One thing that sometimes trips up new users of the SilverLining Sky, 3D Cloud, and Weather SDK is that although we have a common API for all SilverLining::CloudLayer types, individual types of cloud layers have little differences in how that API is interpreted. Some clouds behave very differently than others in nature, and so this is to some extent unavoidable. We’ve made an effort to document all of these little quirks in our API documentation, but they’re easy to miss.
If all you need to do is create a common weather condition, have a look at SilverLining::AtmosphericConditions::SetPresetConditions for a simple way to just get the clouds set up for the conditions you want, without worrying about any of this.
But if you do need finer control over the clouds in your scene, here’s a rundown of every cloud type currently available in the SilverLining SDK – and things that are unique about each one.
Cumulus Congestus (and the “hi-res” version) – The “thickness” of the cloud layer actually represents the variation in base altitudes of individual clouds. The actual height of each cloud is governed by a cellular automata simulation, and they can vary greatly from cloud to cloud.
Cumulus Mediocris – As with cumulus congestus, the thickness represents the variation in base heights. It is also important to not use too high of a density value with cumulus mediocris; these clouds are very small, and if you try achieve a high cloud coverage with them, it will result in so many clouds that it will impact performance even on the best systems. Cumulus mediocris clouds are associated with fair weather in nature, so you shouldn’t go above say 30% density with them.
Stratus – If you set up an “infinite” stratus cloud, we assume you want it to extend from horizon to horizon, and this is done automatically. The length and width you specify for the cloud layer is ignored in this case. Also, “SetCurveTowardGround” will only work with infinite stratus clouds – otherwise, a localized stratus cloud would end up looking like an odd dome from the outside.
Stratocumulus – These clouds are rendered using GPU ray-casting, using actual 3D textures. 3D textures eat video memory alive, so don’t make these clouds too large. Also, make sure the thickness specified for stratocumulus clouds is high enough to enclose the individual clouds within the layer – otherwise, the top of the cloud layer will look like it’s chopped off. Under the hood, stratocumulus clouds are “grown” using the same algorithm as cumulus congestus clouds, so if you encounter performance or visual issues with stratocumulus, you’re often better off replacing them with an equivalent cumulus congestus layer.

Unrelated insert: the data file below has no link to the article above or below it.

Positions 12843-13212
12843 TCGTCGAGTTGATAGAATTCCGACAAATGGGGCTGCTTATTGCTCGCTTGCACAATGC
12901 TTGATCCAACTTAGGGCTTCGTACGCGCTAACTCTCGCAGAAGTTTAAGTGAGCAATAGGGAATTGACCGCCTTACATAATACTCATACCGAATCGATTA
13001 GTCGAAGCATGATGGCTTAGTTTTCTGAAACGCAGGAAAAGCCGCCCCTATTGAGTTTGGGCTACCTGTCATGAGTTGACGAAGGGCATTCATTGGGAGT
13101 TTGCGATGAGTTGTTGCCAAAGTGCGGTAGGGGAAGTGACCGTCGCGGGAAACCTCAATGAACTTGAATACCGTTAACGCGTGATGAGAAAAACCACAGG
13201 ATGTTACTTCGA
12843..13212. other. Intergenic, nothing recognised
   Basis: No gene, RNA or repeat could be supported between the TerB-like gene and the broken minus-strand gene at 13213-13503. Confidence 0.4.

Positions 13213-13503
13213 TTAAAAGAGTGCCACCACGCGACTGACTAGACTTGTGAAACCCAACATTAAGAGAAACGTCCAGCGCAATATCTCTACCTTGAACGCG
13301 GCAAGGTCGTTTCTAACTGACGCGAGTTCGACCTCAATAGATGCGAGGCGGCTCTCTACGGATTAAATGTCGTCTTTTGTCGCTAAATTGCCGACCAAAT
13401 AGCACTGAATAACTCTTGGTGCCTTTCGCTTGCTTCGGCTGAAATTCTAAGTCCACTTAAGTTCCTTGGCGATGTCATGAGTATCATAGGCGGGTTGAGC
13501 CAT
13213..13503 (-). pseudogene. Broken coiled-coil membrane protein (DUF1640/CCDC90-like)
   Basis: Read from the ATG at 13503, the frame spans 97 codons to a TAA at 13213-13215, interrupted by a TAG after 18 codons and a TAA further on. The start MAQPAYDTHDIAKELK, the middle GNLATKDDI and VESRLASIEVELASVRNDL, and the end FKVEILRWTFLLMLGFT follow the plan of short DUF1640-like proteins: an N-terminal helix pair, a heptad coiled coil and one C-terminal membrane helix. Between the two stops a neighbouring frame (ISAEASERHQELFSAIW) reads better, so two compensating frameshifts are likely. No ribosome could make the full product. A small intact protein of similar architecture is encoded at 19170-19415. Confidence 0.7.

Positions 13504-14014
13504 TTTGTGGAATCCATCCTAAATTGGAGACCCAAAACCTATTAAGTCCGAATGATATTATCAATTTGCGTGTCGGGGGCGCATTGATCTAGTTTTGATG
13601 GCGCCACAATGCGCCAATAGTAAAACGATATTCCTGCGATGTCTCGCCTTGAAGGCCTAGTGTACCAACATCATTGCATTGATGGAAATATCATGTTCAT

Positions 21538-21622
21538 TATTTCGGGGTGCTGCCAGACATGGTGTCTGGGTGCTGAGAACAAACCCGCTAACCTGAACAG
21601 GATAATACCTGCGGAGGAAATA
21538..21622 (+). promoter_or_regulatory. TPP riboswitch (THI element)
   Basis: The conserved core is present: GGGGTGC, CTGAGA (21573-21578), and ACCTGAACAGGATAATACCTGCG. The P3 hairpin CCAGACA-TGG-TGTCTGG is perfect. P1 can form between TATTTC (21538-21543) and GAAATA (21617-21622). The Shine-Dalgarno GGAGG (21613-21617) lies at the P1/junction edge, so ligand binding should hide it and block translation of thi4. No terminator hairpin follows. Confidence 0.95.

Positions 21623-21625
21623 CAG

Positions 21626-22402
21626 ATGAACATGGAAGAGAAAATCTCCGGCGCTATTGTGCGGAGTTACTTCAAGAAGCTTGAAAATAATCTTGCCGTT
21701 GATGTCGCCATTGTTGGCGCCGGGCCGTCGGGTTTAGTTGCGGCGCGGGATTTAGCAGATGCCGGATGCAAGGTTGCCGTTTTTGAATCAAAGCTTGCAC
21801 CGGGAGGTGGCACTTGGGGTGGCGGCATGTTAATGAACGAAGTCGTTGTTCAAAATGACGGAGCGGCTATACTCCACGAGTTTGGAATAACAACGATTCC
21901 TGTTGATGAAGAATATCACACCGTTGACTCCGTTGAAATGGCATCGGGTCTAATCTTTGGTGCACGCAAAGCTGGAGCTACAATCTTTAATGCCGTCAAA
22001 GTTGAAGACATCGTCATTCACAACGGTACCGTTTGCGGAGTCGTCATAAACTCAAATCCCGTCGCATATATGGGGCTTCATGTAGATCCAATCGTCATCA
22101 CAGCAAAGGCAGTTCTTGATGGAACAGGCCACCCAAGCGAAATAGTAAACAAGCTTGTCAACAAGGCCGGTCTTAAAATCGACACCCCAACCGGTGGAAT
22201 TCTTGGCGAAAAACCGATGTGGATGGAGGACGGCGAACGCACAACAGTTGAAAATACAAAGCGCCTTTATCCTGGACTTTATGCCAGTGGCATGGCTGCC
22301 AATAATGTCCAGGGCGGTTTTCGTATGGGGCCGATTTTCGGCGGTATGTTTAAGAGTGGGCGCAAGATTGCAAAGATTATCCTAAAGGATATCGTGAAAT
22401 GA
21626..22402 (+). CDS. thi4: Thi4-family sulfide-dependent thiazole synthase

Cumulonimbus – A cumulonimbus cloud layer only includes a single cumulonimbus cloud, which is stretched to fit the cloud layer dimensions you specify. So, don’t make these too large – around 5km cubed is about right. Unlike the other cloud types, cumulonimbus clouds are not procedurally created, but are loaded from pre-generated model files, chosen at random and in VRML format, stored in the resources/clouds/cumulonimbus folder.
Towering cumulus – These very large clouds consist of many particles, and so you should keep the density of their cloud layers low. Generally 20% or so is realistic for stormy conditions. Like the other cumulus cloud layers, the thickness only controls the variance in base altitudes.
Cirrus and cirrostratus – These high, wispy clouds are little more than giant textures in the sky, and their wispy edges mean they do not tile. If you create an “infinite” layer of these types, it will merely anchor the cloud above the viewpoint at all times. Given their high altitudes in nature, this usually ends up not being noticeable as the camera moves.
Also, be sure to read our earlier article on simulating specific weather conditions with our cloud layers.